Our study had a number of limitations. Clinical and radiographic information was not available for all patients with a minimum of 2 years of follow-up; adequate radiographs at the most recent follow-up were not available for approximately 20% of the elbows with no history of implant revision or removal. Thus, our study may underestimate the rate of radiographic asymptomatic loosening or polyethylene wear. In addition, the evolution of implant design had a major effect on the overall survivorship. Information on triceps function after arthroplasty or sensory changes in the ulnar nerve distribution were not fully captured in earlier medical records, preventing us from accurately analyzing these aspects of outcome. Lastly, polyethylene wear was not measured on standardized stress radiographs.

Nonetheless, this study also had a number of strengths, including, to our knowledge, the largest experience yet reported in the literature of a continuous series, without exclusion of any elbow operated on, since this particular implant was introduced; clinical and radiographic surveillance of up to 30 years; accurate capture of reoperations and complications; and detailed radiographic evaluation.

It is important to emphasize that the characteristics of patients with RA have changed over time1,2. Currently, patients with RA are less affected by their disease because of the introduction of biologic disease-modifying drugs. It is possible that more recent patients with RA are more active than most of the patients included in this study19. Thus, the results of our study should be interpreted with caution, since more active patients with RA might be prone to a higher implant failure rate as seen in patients with posttraumatic arthritis20.

It is also important to realize that over the last 2 decades, the indications for elbow arthroplasty have been expanded to patients without inflammatory arthritis. Patients with acute distal humeral fractures and nonunions, as well as those with posttraumatic osteoarthritis, represent very different patient populations compared with those with inflammatory arthritis. Lessons learned from our experience with elbow arthroplasty for RA may be used only to some extent to improve the outcome of the procedure across other indications. We have learned that some aspects of implant design that may have been introduced in an effort to improve performance can actually result in higher failure rates, making it important to be careful when selecting implants and introducing new design modifications. We have also learned that, with the correct stem design and surface finish, stem loosening becomes less of a problem, and polyethylene wear becomes the “weak link”. Finally, we have learned that non-implant-related complications, such as ulnar neuritis, triceps insufficiency, fractures, and infection, compromise the clinical outcome of the procedure in patients with surviving implants, and that once a patient develops a complication needing reoperation, it sets the stage for possible additional reoperations.

In conclusion, elbow arthroplasty involving the use of a linked semiconstrained cemented implant provided good clinical results in patients with RA. In this large cohort of patients followed for up to 30 years, the overall revision rate for implant revision or removal was 11%, leading to a 15-year survival rate of 83% and a 20-year survival rate of 68%. Importantly, failures gradually increased with follow-up, a finding that has substantial implications when considering the treatment of younger, more active patients. Most fixation failures were attributed to a change in the surface finish of the ulnar component. The decrease in survival between 15 and 20 years seems to be attributed mostly to polyethylene wear. These results will hopefully be of use to counsel patients with RA about the expected long-term performance of elbow arthroplasty and to determine whether newer implant designs truly translate into improved implant longevity.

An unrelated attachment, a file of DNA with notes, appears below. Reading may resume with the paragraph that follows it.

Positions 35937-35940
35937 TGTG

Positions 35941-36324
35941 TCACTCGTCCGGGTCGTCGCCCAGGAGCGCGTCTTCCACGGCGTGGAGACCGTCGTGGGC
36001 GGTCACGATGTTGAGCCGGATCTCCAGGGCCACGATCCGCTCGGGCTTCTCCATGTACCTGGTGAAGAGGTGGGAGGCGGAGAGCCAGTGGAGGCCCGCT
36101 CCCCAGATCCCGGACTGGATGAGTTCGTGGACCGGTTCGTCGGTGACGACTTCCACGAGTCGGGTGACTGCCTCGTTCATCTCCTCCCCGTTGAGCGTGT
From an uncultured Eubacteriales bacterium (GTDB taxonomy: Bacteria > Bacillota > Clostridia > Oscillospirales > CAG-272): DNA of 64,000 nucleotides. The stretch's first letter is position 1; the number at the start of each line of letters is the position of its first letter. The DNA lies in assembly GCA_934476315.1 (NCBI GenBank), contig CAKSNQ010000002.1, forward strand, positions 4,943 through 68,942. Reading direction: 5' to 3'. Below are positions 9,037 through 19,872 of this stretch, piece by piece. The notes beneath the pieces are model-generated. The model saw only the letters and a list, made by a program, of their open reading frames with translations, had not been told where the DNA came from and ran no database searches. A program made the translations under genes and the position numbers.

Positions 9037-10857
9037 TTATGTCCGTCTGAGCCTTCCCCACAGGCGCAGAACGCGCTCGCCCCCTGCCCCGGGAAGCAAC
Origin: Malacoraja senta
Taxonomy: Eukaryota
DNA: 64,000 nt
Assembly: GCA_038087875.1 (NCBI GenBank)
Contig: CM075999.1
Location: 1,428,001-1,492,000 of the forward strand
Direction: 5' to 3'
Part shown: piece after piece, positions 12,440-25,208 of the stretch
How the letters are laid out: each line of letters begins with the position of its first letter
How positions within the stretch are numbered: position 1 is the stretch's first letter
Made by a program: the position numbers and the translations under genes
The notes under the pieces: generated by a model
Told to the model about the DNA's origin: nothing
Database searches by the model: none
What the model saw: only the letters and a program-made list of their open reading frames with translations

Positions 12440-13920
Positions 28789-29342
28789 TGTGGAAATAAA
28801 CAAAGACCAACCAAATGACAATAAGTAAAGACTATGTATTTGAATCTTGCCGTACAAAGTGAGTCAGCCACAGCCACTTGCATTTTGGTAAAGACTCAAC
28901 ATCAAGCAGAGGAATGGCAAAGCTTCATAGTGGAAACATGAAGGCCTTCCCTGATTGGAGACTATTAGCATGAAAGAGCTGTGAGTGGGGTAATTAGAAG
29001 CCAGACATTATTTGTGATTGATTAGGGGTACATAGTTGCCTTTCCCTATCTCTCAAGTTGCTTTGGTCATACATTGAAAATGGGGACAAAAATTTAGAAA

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Appendix Cited Here...

An appendix describing the subset of elbows followed for a minimum of 10 years is available with the online version of this article as a data supplement at jbjs.org.

Investigation performed at the Department of Orthopedic Surgery, Mayo Clinic, Rochester, Minnesota

Disclosure: This study was made possible by CTSA Grant Number UL1 TR000135 from the National Center for Advancing Translational Sciences (NCATS), a component of the National Institutes of Health (NIH). These funds were used to pay for statistical services. In addition, one of the authors (B.F.M.) reports royalties received from Zimmer, the manufacturer of the prosthesis used in this study. On the Disclosure of Potential Conflicts of Interest forms, which are provided with the online version of the article, one or more of the authors checked “yes” to indicate that the author had a relevant financial relationship in the biomedical arena outside the submitted work; “yes” to indicate that the author had a patent and/or copyright, planned, pending, or issued, broadly relevant to this work; and “yes” to indicate that the author had other relationships or activities that could be perceived to influence, or have the potential to influence, what was written in this work.

Disclaimer: The contents of this article are solely the responsibility of the authors and do not necessarily represent the official view of the NIH.